What do school-based drug educators and sex educators have to learn from one another? Perhaps a great deal, especially considering some of the historical parallels of the evolution of these subjects in the curriculum and the perennial challenges they have posed to parents, teachers, and school administrators.
In North America, school-based drug education first began with the efforts of “temperance” (i.e., anti-alcohol) campaigners, such as the Woman’s Christian Temperance Union (WCTU), in the 1880s. Relatively new institutions at the time, public schools were regarded by such moral reformers as ideal spaces to advance their progressive causes. By the turn of the 20th century, most students were exposed to some form of temperance instruction, urging them not only to abstain from alcohol drinking, but also to support the political cause of alcohol prohibition.
Sex education was an even more daunting subject for schools to embrace, due in part to lingering Victorian-era puritanical attitudes towards even talking about sexuality. However, by the end of the 1914-1918 Great War, concerns about sexually transmitted infections among returning soldiers and the perceived public health crisis of “self-abuse” (i.e. masturbation) eventually opened classroom doors to the taboo subject of sex education.
The similarities of early approaches to drug education and sex education are striking. They both adopted the rhetoric and practices of science to inculcate essentially moral attitudes about these behaviours. They also drew heavily on principles of social Darwinism, suggesting that behaviours as such autoerotic or pre-marital sexual activity, and psychoactive substance use (other than caffeinated drinks and tobacco), were atavistic and degenerate. By the mid-20th century, temperance and sex education efforts in many schools had waned, but where they were undertaken, it was with little evolution from the earlier inaugural “social hygiene” programs.
In the 1960s, however, as the baby boom generation came of age, both sexuality and drug use became renewed public, political, and thereby educational, concerns. The sexual revolution of this era led to previously unimaginable topics for discussion in school classrooms, including homosexuality, masturbation and birth control. As a result, secular sex education classes have evolved significantly from the morally charged didacticism of a century ago.
By contrast, the escalation of the war on (some) drugs in the 1970s and 1980s resulted in most schools embracing scare-tactic methods in drug “education,” with abstinence-based programs not greatly different in instructional method and philosophical content to the temperance instruction pioneered by WCTU. For example, in some popular programs, uniformed police officers visit school classrooms to deliver lessons about drugs, a role and exercise significantly comparable to celibate clergy providing sex education.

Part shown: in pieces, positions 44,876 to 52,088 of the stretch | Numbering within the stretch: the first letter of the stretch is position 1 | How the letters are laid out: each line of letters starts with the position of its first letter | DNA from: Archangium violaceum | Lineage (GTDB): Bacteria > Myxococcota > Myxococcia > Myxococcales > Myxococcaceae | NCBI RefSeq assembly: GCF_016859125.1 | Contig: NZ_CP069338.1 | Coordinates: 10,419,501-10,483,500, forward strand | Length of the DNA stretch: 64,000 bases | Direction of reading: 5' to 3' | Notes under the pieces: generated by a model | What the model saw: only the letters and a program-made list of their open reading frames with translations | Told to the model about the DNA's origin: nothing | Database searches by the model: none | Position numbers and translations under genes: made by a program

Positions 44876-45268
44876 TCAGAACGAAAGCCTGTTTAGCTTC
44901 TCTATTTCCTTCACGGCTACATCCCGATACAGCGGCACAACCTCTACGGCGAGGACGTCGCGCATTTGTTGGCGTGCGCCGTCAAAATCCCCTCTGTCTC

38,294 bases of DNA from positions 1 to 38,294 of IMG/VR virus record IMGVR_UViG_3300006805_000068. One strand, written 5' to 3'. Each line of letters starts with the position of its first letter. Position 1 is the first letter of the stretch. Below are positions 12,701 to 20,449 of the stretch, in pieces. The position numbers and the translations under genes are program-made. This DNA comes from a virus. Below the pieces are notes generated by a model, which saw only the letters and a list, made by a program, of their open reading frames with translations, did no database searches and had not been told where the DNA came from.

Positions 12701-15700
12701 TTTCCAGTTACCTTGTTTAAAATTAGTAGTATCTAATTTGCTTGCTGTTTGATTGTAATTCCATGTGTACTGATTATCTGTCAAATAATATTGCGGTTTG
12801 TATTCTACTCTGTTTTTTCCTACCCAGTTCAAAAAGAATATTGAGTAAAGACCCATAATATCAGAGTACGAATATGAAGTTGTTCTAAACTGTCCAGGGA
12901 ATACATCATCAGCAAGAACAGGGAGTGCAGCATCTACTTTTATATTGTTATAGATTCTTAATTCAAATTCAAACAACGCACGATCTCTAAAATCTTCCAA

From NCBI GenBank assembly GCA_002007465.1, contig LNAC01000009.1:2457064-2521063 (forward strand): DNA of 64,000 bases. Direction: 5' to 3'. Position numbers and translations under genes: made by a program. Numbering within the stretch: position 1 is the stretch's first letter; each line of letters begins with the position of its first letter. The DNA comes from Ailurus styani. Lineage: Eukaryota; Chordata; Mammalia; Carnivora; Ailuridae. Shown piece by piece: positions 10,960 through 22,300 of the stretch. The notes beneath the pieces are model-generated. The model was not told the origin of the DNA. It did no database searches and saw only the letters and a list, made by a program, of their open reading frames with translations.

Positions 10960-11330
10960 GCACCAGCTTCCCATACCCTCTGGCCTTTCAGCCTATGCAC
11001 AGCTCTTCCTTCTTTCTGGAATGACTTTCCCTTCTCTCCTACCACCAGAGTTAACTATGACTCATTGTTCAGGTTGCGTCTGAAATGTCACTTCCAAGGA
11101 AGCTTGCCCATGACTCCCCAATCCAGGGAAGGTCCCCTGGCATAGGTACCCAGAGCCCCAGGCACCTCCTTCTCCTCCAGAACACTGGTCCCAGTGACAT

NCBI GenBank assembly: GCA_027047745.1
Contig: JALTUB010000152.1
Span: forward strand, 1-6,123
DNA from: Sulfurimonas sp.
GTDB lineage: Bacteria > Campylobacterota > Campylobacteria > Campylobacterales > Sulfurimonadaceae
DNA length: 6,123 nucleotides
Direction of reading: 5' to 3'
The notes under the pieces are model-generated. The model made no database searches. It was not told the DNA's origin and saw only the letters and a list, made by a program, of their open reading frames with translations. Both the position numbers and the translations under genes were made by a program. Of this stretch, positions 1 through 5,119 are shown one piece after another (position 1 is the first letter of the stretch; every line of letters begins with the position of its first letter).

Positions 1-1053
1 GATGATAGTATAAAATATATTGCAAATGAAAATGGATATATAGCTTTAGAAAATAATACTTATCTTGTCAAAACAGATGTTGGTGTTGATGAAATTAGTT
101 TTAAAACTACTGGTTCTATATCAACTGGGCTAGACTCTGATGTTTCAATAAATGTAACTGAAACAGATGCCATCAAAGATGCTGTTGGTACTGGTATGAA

A common challenge to delivering both sex and drug education in schools is a latent concern about affording young people transgressive knowledge: that openly discussing these topics—especially their pleasurable or other appealing aspects—will inflame the desire to try them. Thus, many parents and educators have supposed that the prevention of knowledge—sometimes protective, even life-saving, knowledge—is a viable means to preventing undesirable behaviours. However, in the information-saturated 21st century, when youth are avidly online for learning and socializing, the impulse to preserve innocence and moral purity through deliberate ignorance is unfounded.
What is the take-home lesson for today’s sex and drug educators? The naïve “just say no” indoctrinatory approach of yesteryear must become the “just say know” educational imperative of tomorrow.
Author: Kenneth W. Tupper, Adjunct Professor, School of Population and Public Health, University of British Columbia.
This blog post is adapted from Kenneth’s article, “Sex, drugs and the honour roll: The perennial challenges of addressing moral purity issues in schools,” published in the journal Critical Public Health (2014, vol. 23, no. 2, pp. 115-141, doi:10.1080/09581596.2013.862517)
**Please note that the material presented here does not necessarily imply endorsement or agreement by individuals at the Centre for Addictions Research of BC